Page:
Jumping on a Narcoleptic Horse
This is not a metaphor. It is a truth
told me by a girl who rides her neighbor’s horse.
She was approaching the low jump
on Sandman, 17 hands high,
when he fell asleep. She came to,
flung on a bale of straw, great horse legs
buckled beside her. He was breathing deeply –
maybe dreaming. Then calmly,
he stood up. It had never happened
during exercise before. No one
was to blame. It was very rare, they said
and after all, she wasn’t hurt.
I, of course, seized the curious tale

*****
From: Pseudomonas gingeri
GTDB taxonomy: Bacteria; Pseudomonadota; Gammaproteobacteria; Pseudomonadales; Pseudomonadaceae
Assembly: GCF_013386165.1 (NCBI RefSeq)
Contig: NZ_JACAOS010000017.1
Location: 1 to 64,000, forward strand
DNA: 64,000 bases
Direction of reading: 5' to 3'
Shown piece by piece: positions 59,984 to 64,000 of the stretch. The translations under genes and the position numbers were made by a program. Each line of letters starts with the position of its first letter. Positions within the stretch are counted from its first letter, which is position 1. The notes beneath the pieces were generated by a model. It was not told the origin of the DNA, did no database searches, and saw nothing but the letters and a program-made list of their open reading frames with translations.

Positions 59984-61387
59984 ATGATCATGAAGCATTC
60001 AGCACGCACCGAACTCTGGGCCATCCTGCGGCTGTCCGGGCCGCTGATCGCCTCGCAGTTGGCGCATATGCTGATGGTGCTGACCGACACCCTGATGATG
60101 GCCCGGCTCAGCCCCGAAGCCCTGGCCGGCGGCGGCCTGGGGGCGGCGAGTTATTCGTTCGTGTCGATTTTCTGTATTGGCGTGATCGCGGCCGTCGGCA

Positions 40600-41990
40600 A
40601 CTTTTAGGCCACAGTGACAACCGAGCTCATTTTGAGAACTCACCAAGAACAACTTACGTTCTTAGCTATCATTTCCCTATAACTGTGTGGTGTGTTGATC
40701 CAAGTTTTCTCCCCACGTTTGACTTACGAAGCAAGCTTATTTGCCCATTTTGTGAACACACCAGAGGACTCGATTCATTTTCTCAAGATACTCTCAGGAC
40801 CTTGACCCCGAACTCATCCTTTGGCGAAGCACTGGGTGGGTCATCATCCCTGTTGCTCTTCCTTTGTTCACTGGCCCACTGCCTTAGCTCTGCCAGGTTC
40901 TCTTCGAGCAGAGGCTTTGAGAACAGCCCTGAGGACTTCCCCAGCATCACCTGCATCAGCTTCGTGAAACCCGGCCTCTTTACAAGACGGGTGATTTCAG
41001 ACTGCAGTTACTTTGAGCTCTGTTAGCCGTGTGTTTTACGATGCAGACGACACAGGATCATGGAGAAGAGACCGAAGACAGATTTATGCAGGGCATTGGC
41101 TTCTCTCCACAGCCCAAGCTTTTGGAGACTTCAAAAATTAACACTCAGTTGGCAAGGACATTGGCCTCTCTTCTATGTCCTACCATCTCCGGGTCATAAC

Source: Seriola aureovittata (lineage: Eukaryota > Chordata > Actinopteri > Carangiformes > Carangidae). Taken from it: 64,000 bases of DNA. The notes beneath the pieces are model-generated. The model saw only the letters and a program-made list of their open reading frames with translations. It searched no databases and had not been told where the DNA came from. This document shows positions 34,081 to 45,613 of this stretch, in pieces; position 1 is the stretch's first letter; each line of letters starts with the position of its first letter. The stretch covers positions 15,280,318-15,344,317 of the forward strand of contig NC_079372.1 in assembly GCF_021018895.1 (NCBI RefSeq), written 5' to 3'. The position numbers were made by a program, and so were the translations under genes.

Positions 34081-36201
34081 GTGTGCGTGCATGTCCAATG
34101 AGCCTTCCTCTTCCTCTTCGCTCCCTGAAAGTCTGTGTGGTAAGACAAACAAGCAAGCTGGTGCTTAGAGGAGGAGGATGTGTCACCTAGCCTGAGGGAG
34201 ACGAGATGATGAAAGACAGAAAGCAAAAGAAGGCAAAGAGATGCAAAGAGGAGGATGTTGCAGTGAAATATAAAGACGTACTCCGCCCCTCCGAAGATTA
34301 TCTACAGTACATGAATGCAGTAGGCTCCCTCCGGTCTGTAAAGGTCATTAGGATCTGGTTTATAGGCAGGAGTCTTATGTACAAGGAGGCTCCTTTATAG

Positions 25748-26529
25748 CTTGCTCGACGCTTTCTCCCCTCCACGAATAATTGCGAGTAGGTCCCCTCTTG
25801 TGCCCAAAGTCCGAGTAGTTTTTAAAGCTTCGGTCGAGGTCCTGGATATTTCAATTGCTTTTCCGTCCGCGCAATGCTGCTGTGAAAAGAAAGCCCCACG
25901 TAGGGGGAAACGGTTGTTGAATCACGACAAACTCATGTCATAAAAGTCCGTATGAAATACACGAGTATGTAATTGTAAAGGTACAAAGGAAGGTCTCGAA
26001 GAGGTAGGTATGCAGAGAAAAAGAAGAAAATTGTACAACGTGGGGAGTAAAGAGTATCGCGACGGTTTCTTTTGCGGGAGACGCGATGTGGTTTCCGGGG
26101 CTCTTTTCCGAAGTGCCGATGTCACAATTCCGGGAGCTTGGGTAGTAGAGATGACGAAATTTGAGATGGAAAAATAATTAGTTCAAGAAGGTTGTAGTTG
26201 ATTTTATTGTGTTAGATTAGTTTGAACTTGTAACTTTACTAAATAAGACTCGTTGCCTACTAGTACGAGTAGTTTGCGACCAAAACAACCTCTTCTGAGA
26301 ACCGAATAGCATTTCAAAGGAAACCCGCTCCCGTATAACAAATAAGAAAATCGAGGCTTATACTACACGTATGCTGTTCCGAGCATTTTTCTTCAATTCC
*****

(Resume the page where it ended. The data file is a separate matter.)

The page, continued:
for my own: an irresistible metaphor
for beautiful, ascendant leaps
thwarted by mystery;
life suddenly stalling and unseating you,
just when you are about to vault; or
the larger force that carried you
suddenly needing your care –
I could go on. Jumping
on a narcoleptic horse
is nothing a poet can toss away.
But thinking of its actual,
wondrous oddity and grace – picturing
the fence, sky, grass and muscle, surge
of weightless blood, flight
arrested -- easy metaphor diminishes
the girl gripped forward, the great steed arced
mid-air -- then flying off to sleep.